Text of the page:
Plastic Reconstruction

Primary Closure:

If the tumor is small and the resulting defect is not much then sutures are placed to approximate the remaining tissues and closure is achieved.

Local Flap:

When the defect can not be closed primarily, tissue from the adjacent region is used to repair the defect. This tissue can be taken from the adjacent tongue, buccal mucosa, palate etc.

Regional flap:

In case of larger defects, it is not possible to use adjacent tissues. In such situations, tissue from a distant site is used to cover the defects. Tissue from the chest, arm, neck etc. can be utilized for this purpose.

Microvascular Free Flap Reconstruction:

This is the latest advancement in flap surgeries. In this technique, tissue from some distant site such as forearm, thigh or leg along with its blood supply is taken and sutured to the remaining tissue in mouth to cover the defect.


Radiotherapy is used mainly in advanced cases after surgery so that chances of recurrence can be reduced.


In oral cancer, chemotherapy is mainly used for the treatment of advanced-stage IV cancers where it is used along with radiotherapy after surgery. Chemotherapy alone is generally used in cases where either the tumor is very advanced and has spread to distant areas such as lung, liver or bone or it has come back again and either surgery or radiotherapy can not be given. The intent of treatment in this situation is palliative that means chemotherapy is not going to completely remove the disease but is given to slow the tumor growth.

Targeted therapy

In this therapy, drugs are used which target specific parts of cancer cells such as proteins or genes involved in tumor growth. These are used along with chemotherapy in advanced cases where surgery and radiation therapy are not an option.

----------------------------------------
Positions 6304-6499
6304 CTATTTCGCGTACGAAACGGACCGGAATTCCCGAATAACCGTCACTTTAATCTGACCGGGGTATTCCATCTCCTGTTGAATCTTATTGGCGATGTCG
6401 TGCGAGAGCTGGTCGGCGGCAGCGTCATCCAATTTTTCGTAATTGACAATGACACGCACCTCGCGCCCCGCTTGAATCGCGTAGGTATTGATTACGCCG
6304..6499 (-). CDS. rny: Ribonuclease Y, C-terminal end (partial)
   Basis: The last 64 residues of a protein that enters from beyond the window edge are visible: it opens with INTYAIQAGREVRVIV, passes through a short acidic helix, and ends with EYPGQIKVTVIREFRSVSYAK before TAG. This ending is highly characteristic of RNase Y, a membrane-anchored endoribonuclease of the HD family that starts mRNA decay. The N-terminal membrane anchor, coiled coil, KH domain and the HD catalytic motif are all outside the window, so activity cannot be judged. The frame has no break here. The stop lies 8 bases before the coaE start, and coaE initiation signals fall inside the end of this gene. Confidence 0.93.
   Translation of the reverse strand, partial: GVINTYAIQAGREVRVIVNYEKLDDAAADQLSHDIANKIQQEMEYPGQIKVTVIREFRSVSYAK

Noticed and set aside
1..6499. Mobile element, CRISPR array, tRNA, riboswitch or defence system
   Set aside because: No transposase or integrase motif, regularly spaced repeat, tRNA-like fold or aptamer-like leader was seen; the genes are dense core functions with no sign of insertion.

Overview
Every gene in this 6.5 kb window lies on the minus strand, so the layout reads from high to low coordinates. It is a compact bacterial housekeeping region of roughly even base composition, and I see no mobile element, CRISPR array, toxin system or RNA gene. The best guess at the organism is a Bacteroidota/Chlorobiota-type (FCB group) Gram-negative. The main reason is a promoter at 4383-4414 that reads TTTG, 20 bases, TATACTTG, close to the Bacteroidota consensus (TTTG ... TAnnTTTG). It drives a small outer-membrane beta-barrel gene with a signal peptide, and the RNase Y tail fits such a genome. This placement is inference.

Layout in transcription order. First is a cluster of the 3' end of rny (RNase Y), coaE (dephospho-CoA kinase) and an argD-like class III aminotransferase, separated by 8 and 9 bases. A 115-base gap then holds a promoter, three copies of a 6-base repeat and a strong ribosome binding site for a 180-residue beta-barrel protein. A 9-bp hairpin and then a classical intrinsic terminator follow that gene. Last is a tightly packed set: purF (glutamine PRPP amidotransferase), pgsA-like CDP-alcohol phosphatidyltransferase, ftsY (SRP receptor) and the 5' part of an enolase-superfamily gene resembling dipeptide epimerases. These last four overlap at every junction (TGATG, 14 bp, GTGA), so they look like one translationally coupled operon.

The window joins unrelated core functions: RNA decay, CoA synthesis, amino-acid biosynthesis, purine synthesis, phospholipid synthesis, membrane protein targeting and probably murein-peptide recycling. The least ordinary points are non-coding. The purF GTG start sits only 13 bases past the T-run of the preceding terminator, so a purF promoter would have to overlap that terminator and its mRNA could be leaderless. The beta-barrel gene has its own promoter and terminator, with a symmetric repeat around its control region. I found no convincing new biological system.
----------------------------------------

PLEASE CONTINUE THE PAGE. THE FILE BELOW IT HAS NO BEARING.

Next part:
Immunotherapy is a type of therapy that acts on the body’s immune system to fight cancer. For oral cancer, it is used in advanced cases where surgery can not be done and radiotherapy is not possible. Immunotherapy is given either alone or along with chemotherapy.

Follow up

It is very important to be in regular follow up after cancer treatment. This is done to detect future recurrences at the earliest. At each follow-up visit, the patient is examined clinically by an oncologist. Imaging may be required based on tumor stage and symptoms. Follow up is done at 2-3 months for the initial 2 years, 3-6 monthly for the next 3 years and annually thereafter.

Health tips: 1

Prevention of oral cancer:

  1. Stay away from tobacco and alcohol
  2. Say no to passive smoking
  3. Regular check-up if you have smoked or had alcohol in past

Health tips: 2

Warning signs of Oral cancer :

  1. Persistent ulcer for more than 3 weeks
  2. Growth / rough area inside the mouth
  3. White patch or red patch
  4. Sudden fall of tooth
  5. Altered speech
  6. Difficulty in eating
  7. Pain at the backside of throat radiating to the ear
  8. Neck swelling

Dr. Shilpi Sharma | Consultant – Head & Neck Surgery Surgical Oncology | Narayana Superspeciality Hospital, Gurugram

Narayana Health